Georgia Power Ties Nuclear Option to SB 31; Others Consider Alternatives|
Georgia Online News Service
Georgia Power Ties Nuclear Option to SB 31; Others Consider Alternatives
Georgia Power will build two new nuclear plants near Augusta. That much is very nearly settled. But now the company says unless it gets the financing scheme it wants from either the legislature or the Public Service Commission, it will pretty much stop at two. The utility's bold language essentially escalates the debate on Senate Bill 31 from a question of finance to a vote on Georgia's nuclear option.
If the bill doesn't pass, "you run the risk of pulling nuclear as a viable option off the table as a future option for Georgia," said Oscar Harper, Georgia Power vice president of nuclear development, at the House Regulatory and Utility Affairs Subcommittee of the Energy, Utilities and Telecommunications Committee's hearing on Wednesday.
The next morning, a Georgia Power spokeswoman, well-drilled on SB 31 talking points, didn't know that failure could mean no more nukes.
Her check with comptroller Ann Daiss confirmed it.
"Nuclear probably would be off the table if we can't recover costs during construction," said spokeswoman Lynn Wallace.
Recovering costs during construction – which has never been allowed for the utility – means Georgia Power would tack a surcharge onto household and small business electric bills starting in 2011 for plants that will come online only five or six years later.
The fees are expected to start at $1.30 per month in 2011 for an average family, rising to $9.10 in 2017. Georgia Power has always been able to recoup power plant construction and financing costs, but only after plants come online. That way, only people who use a plant foot the bill for it. SB 31 would allow Georgia Power to add the surcharge without approval of the body that sets its rates for homes and small businesses, the PSC.
Rep. Hardie Davis (D-Gracewood), a member of the Energy, Utilities, and Telecommunications Committee, says he is positive on nuclear power for providing abundant, safe, relatively clean electricity.
He emphasizes that the PSC will stay in the conversation about energy sources and power bills, but that the General Assembly itself needs to set overall policy.
"I think that we as a General Assembly have a unique opportunity to be part of that conversation to make sure that we're facilitating business in the state of Georgia."
And for SB 31 itself, "I think it's a bill that has merit," says Davis, who represents much of Burke County, where the two proposed nukes would be located.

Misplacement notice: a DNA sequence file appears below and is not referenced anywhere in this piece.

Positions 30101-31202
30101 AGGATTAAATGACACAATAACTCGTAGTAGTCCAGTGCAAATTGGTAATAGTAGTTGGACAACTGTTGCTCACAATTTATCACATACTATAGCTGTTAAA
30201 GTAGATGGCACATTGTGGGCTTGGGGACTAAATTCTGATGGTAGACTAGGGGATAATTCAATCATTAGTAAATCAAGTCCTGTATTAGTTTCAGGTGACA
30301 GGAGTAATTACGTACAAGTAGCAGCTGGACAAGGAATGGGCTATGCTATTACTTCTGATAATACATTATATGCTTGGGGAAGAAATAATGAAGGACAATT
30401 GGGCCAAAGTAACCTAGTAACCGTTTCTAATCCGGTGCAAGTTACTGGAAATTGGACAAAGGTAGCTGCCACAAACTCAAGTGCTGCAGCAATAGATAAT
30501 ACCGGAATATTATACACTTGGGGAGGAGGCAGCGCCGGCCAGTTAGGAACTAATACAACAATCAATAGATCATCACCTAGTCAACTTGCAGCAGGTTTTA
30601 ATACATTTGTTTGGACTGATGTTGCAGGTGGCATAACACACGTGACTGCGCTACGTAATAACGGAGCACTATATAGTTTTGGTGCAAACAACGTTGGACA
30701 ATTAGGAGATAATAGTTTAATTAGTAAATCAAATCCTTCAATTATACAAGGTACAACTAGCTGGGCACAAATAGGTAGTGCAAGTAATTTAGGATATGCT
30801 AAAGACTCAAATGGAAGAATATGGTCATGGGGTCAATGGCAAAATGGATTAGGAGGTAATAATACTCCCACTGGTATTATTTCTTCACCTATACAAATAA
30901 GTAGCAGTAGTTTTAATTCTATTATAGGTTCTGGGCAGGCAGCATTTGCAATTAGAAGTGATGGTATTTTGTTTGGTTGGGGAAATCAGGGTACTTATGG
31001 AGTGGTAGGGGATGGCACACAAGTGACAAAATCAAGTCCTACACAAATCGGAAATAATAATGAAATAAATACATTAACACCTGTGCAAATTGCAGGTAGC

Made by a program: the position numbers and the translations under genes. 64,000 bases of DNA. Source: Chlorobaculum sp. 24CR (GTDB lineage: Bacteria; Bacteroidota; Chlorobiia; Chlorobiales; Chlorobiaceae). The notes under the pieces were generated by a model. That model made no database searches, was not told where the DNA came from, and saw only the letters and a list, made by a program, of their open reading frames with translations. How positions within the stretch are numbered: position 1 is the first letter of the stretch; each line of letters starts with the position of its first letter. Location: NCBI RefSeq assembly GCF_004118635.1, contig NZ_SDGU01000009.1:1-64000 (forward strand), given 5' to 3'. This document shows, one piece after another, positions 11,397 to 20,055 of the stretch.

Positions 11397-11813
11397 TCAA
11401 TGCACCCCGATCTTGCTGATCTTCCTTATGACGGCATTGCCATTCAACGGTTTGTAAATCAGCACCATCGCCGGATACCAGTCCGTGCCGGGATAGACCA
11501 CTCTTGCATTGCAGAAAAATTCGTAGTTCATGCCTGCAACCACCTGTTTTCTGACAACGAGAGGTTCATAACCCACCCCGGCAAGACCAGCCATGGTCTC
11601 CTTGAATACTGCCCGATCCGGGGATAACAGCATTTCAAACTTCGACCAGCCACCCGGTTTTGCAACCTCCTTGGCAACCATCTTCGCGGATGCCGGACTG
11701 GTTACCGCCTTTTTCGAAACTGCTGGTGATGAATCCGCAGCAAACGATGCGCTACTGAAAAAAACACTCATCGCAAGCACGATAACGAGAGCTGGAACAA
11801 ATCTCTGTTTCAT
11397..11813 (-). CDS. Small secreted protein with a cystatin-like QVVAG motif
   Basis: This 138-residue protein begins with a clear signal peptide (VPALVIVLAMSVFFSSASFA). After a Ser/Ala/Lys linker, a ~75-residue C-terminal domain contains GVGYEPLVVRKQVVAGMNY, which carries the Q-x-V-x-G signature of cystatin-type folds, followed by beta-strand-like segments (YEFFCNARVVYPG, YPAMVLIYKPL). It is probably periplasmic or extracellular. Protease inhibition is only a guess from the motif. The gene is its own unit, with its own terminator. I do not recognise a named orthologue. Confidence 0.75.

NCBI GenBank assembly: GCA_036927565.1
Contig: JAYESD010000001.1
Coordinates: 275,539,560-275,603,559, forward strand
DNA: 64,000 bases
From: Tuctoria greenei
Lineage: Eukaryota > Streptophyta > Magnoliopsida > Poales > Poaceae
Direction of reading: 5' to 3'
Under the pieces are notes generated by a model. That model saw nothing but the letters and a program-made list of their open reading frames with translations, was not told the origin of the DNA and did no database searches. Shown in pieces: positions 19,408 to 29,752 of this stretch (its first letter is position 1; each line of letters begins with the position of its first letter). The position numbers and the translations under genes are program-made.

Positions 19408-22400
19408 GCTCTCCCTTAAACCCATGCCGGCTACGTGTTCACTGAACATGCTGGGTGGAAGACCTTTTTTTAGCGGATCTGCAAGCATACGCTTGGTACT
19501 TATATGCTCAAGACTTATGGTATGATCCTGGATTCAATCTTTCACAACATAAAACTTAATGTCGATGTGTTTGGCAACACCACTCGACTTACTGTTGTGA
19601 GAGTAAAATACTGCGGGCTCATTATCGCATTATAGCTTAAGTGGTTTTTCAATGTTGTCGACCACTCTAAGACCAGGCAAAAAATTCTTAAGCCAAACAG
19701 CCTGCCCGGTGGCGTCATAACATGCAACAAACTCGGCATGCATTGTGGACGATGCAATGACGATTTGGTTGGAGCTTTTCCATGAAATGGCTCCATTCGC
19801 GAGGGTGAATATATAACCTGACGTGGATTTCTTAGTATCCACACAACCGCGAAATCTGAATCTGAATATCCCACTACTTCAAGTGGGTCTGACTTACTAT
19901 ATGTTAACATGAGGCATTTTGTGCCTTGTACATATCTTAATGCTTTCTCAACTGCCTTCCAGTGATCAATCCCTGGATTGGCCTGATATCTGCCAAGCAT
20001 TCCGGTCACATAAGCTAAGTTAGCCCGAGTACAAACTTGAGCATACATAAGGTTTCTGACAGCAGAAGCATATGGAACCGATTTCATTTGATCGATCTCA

Rep. Billy Horne (R-Newnan) has no doubts about the bill or future of Georgia's nuclear option.
"I think it's a pretty good bill. I think there's no question that it's a bill that over the long term is going to save ratepayers money," he says. "Ratepayers" are Georgia Power's smaller customers, mostly households and small businesses.
Horne rebuts critics who say the bill is an "end-run" around the PSC by Georgia Power.
"I think what's happening is that if Georgia Power decides to build reactors in the future, they want to make sure there's the same treatment," says the Regulatory and Utility Affairs Subcommittee vice chairman.
"The PSC, the makeup of it changes or can change every six years. Future versions of the PSC may be different than it is now."
Right now, the five elected PSC commissioners are all Republicans.
"As far as I'm concerned, there is no more argument about the nuclear in Georgia. My constituents are in favor of it and it should definitely be part of the energy mix," says Horne.
At the first House committee hearing, however, a few people showed up not so much to question nuclear power, but to say that they'd like to see a greener energy agenda in the legislature.
Peter Corbett emphasizes that he has a personal interest in Georgia's energy mix. The commercial developer is now also in the business of selling solar panels.
He says Georgia's geography is suitable for solar power and even wind – the Midwest is better, but if high-latitude Germany can get so much of energy from renewables, why not Georgia?
German government figures show about 14.2 percent of its electricity came from renewables in 2007.
"When I read about how the power company, rightfully or wrongfully, is asking for prepaid interest on a nuclear power plant, we're spending time in the state to figure that out, it confuses me why we can't spend the same energy on doing renewables in our country, specifically in our region," says Corbett.
"Can we still please be the leaders that we are in Georgia?," he asks.
John Sibley, a program director with the Southeast Energy Efficiency Alliance, urged the Committee to advocate simple conservation measures at home.
Pricey nuclear plants are a reality Sibley said, but added that his organization "wants to help ratepayers [Georgia Power Customers] manage their costs."
The bill only affects Georgia Power customers. The state's electric membership cooperatives and municipally owned utilities' domestic customers are not regulated by the PSC and may start billing for their portion of costs on the two nuclear plants at any time.
A second round of Committee hearings are scheduled on Friday.
Maggie Lee specializes in quality of life topics, Atlanta's international communities and general reporting. She covers Georgia economic development and the Chinese community as a stringer for China Daily and chronicles life in Georgia's most diverse county for the DeKalb Champion. [full bio]